Cox stated during the press conference that the FBI alerted officials in Ontario over Philbert's activities, which also included ransomware cyberattacks on businesses, government entities, and individual citizens. Police further stated they were able to seize multiple laptops, hard drives, blank cards with magnetic stripes, as well as a Bitcoin seed phrase while Philbert was being arrested. 

In January, authorities in Florida apprehended another Canadian individual concerning several Netwalker ransomware attacks. According to the DOJ, Sebastien Vachon-Desjardins made around $27.6 million through various ransomware attacks on Canadian companies such as the Northwest Territories Power Corporation, the College of Nurses of Ontario, and the Canadian tire business in British Columbia. 

Some people believe that ransomware attacks originated in Russia or the Commonwealth of Independent States, according to Emsisoft risk analyst Brett Callow, a ransomware expert located in Canada. 

Whereas the ransomware was "made" in certain countries, Callow pointed out that the people who use it to carry out attacks could be located elsewhere. 

"In fact, there's so much money to be made from ransomware, it would be extremely surprising if individuals in countries like Canada, America, and the UK hadn't entered the market. Those individuals may, however, be sleeping a little less well at night than they used to. In the past, there was a near-zero chance of them being prosecuted for their crimes, but that's finally starting to change," Callow said.

NameSouth’s Data Leaked for not Paying Ransom to Cybercriminals


NameSouth is by all accounts the most recent casualty of the ransomware group that surfaced at some point in 2019. NetWalker's objectives range across different enterprises, with archives of purloined information from around a hundred exploited organizations openly posted on the gang's darknet site to date. NameSouth LLC, a provider of veritable, OE, and OEM trade car parts for German-brand vehicles is situated in Mooresville, North Carolina. Set up in 2004, the organization distributes replacement parts for vehicles fabricated by Audi, BMW, Mercedes, Porsche, Saab, Volkswagen, and Volvo across North America.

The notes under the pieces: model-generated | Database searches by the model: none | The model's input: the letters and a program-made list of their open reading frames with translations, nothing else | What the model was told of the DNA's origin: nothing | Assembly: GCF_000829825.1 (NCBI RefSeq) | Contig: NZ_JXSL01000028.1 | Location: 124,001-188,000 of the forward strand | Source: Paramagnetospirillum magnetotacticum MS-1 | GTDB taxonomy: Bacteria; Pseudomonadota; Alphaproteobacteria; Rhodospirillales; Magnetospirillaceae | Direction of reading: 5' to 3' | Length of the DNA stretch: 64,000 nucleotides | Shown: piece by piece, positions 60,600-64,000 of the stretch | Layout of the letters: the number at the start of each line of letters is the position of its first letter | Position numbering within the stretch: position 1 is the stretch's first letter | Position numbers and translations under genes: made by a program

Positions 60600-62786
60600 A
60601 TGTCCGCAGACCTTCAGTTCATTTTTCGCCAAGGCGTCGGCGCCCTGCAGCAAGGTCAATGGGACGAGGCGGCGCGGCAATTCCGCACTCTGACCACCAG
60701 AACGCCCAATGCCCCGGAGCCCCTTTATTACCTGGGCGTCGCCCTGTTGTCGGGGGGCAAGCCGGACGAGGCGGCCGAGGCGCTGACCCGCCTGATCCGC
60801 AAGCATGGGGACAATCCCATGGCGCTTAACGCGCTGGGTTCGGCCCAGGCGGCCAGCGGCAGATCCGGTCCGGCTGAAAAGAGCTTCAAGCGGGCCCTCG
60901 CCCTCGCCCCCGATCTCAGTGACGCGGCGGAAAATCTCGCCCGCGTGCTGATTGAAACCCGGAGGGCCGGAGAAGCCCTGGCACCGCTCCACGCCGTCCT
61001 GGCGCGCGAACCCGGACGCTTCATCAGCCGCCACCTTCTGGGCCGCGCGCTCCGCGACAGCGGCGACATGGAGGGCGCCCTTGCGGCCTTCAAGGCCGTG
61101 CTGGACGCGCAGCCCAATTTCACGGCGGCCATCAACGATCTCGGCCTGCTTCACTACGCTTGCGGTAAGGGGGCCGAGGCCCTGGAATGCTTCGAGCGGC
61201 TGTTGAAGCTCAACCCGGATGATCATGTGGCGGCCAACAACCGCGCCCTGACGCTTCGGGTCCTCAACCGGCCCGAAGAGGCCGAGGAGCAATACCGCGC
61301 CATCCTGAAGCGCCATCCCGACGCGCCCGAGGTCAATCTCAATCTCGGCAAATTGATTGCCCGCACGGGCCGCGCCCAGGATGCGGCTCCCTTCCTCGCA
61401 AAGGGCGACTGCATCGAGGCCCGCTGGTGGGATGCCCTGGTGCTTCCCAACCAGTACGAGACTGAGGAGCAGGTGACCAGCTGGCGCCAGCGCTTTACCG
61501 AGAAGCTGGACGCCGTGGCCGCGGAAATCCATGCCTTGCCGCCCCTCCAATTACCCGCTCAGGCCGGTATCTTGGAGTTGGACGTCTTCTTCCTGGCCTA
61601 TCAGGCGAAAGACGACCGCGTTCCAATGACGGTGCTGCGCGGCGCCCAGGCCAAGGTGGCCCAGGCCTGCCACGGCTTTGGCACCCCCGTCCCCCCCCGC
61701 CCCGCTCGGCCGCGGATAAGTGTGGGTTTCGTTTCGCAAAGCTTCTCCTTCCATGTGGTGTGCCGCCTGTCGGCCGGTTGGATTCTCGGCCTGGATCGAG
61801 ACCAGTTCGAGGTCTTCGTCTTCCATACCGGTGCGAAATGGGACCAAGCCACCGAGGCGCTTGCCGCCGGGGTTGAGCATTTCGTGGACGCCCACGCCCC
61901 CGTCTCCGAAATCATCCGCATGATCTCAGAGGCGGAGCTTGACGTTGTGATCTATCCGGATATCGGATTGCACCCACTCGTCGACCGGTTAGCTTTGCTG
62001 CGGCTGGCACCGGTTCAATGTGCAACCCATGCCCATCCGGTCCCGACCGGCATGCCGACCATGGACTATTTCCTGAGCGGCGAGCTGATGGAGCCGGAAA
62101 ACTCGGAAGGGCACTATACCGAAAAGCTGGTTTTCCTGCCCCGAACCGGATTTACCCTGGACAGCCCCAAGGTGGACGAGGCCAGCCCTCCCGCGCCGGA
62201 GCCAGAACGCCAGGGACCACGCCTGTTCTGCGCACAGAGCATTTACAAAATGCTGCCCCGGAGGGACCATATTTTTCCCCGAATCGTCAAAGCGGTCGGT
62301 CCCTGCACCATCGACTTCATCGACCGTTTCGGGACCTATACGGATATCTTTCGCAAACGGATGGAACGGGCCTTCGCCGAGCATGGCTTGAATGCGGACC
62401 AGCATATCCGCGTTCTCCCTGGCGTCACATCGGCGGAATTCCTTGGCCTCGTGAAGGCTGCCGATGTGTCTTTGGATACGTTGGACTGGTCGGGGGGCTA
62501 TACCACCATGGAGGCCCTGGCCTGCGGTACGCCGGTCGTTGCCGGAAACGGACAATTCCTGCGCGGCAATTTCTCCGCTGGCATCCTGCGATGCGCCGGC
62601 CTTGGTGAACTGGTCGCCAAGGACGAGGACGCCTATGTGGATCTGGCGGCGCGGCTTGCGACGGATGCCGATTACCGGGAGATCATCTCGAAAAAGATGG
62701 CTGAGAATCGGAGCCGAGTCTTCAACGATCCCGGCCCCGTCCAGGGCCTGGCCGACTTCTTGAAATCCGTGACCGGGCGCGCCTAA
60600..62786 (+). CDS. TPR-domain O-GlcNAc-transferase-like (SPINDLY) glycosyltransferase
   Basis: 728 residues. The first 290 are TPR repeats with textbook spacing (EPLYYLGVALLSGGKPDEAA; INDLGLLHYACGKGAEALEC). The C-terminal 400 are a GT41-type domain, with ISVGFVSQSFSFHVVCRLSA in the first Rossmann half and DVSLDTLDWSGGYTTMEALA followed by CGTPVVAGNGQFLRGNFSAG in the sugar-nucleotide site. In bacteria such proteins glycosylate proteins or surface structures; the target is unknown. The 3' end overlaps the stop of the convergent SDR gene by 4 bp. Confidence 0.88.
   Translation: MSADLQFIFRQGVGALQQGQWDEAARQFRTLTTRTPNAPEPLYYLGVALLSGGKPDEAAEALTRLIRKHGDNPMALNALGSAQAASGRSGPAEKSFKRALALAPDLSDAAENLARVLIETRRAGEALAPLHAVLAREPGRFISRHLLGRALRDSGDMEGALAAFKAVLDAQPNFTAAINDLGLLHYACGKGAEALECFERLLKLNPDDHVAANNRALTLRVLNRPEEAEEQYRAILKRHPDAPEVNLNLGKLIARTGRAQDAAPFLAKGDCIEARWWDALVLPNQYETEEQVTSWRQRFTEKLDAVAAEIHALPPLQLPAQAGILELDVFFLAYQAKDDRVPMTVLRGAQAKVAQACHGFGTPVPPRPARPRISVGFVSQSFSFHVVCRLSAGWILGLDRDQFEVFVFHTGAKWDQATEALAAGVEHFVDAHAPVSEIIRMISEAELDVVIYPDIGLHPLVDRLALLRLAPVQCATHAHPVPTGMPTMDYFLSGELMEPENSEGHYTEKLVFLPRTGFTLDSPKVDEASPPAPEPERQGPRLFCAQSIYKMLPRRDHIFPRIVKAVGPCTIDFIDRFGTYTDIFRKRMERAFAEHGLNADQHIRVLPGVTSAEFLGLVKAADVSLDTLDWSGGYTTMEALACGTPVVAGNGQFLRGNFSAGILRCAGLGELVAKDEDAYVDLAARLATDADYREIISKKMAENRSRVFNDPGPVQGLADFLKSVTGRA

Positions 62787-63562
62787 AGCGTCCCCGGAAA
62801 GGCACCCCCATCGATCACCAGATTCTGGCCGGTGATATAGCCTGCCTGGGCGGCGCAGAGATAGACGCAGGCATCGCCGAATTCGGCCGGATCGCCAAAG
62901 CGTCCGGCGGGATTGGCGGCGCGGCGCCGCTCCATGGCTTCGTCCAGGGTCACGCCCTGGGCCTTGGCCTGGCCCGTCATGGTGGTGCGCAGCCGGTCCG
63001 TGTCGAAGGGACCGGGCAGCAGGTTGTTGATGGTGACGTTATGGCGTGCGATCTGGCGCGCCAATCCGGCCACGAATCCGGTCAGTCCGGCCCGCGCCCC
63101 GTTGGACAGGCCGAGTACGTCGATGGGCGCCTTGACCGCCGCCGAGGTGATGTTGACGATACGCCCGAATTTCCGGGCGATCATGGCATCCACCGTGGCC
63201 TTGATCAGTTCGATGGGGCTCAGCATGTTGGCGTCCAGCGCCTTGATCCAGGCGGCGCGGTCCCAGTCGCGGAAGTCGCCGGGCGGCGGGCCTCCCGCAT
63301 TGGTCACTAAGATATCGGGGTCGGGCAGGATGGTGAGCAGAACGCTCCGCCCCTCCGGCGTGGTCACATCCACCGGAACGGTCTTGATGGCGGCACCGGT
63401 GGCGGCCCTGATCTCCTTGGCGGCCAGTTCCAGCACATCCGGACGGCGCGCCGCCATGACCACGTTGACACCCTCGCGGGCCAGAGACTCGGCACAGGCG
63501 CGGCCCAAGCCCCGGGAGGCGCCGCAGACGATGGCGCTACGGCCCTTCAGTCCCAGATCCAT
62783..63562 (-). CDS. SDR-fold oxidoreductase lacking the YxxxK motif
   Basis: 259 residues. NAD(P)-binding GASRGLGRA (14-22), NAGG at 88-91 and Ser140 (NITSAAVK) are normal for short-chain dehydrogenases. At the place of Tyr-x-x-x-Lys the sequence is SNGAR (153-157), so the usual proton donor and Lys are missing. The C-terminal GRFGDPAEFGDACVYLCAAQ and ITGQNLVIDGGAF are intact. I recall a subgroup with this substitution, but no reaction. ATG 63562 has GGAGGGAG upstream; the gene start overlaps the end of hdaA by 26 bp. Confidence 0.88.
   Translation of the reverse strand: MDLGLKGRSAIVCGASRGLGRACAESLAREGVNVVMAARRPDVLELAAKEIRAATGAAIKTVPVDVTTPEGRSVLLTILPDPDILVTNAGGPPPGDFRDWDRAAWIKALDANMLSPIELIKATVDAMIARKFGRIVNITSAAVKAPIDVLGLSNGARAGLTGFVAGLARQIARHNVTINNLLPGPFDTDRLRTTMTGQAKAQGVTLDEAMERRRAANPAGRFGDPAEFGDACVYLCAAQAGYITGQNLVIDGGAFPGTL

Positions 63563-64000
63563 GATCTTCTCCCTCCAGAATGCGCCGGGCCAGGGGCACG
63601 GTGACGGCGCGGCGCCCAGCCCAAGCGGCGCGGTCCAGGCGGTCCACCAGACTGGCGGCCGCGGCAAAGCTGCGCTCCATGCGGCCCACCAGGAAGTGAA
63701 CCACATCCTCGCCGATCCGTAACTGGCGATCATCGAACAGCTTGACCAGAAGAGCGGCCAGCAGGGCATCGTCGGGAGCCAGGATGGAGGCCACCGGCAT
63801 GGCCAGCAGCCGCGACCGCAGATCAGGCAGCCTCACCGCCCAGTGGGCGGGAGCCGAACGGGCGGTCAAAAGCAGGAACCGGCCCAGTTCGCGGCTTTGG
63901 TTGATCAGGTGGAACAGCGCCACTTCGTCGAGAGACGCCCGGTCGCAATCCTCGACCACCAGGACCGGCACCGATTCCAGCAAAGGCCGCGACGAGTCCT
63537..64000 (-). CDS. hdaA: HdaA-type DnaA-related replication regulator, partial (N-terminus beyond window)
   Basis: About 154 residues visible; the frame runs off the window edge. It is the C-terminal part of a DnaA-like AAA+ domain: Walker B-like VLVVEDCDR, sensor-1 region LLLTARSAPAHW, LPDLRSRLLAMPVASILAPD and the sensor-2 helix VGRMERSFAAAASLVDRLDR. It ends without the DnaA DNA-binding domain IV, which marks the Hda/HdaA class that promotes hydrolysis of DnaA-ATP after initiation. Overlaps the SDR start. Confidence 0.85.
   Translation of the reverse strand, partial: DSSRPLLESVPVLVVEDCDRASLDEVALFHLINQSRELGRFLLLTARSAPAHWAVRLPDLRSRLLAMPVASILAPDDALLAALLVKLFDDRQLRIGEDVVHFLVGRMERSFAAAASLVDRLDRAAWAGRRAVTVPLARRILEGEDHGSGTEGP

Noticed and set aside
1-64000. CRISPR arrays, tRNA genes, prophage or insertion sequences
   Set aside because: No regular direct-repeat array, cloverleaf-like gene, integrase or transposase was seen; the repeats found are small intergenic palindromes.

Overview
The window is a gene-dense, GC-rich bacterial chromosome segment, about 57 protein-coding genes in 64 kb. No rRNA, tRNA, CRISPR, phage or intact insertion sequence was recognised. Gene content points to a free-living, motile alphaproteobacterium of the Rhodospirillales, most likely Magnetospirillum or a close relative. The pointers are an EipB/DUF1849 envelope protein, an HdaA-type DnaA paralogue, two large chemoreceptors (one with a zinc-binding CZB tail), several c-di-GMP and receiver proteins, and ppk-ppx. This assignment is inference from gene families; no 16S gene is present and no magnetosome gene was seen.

The NameSouth archive leaked by NetWalker incorporates classified organization information and delicate archives, including monetary and accounting information, financial records, personally identifiable worker data, and different legal reports. In light of backup file creation dates, the document was exfiltrated from the NameSouth network on November 26, 2020. Apparently, the information was leaked days after the fact after the organization missed the gang's deadline to pay the ransom. A large portion of the information in the leaked archive seems to have a place with the organization instead of its accomplices or clients, which implies that it is NameSouth and its workers who are well on the way to endure the worst part of the harm. 

The leaked archive contains 3GB worth of report examines, including: 

 • Invoices containing tax identification numbers. 

 • Complete names, addresses, telephone numbers, and definite working long periods of at least 12 NameSouth representatives.

 • Client names and addresses.

 • Financial records dating from 2010 to 2020. 

 • Monetary and accounting information. 

From what samples of the leaked documents they had the option to get to, apparently, the records in the archive contain individual data of at least 12 NameSouth representatives, including their definite working hours. Such data would make it simpler for criminals to complete spear phishing assaults against the representatives. Getting to NameSouth's monetary and accounting information, including credit card records that date as far back as 2010, would permit criminals to commit fraud in the organization's name, for example, applying for government-supported Covid alleviation loans. 

To avoid becoming victims of such ransomware attacks, here are a few precautions:

 • Build up an intelligent danger recognition framework or a security incident event framework. In case of a break by pernicious criminals, such frameworks will caution your IT faculty about the occurrence constantly and assist them with keeping information exfiltration from organization servers. 

 • Utilize a salted secure encryption algorithm to encode your confidential information. At the point when scrambled, your organization information would be everything except futile to criminals. The information would be scrambled by the algorithm, which would deliver it incoherent for unapproved parties without an encryption key.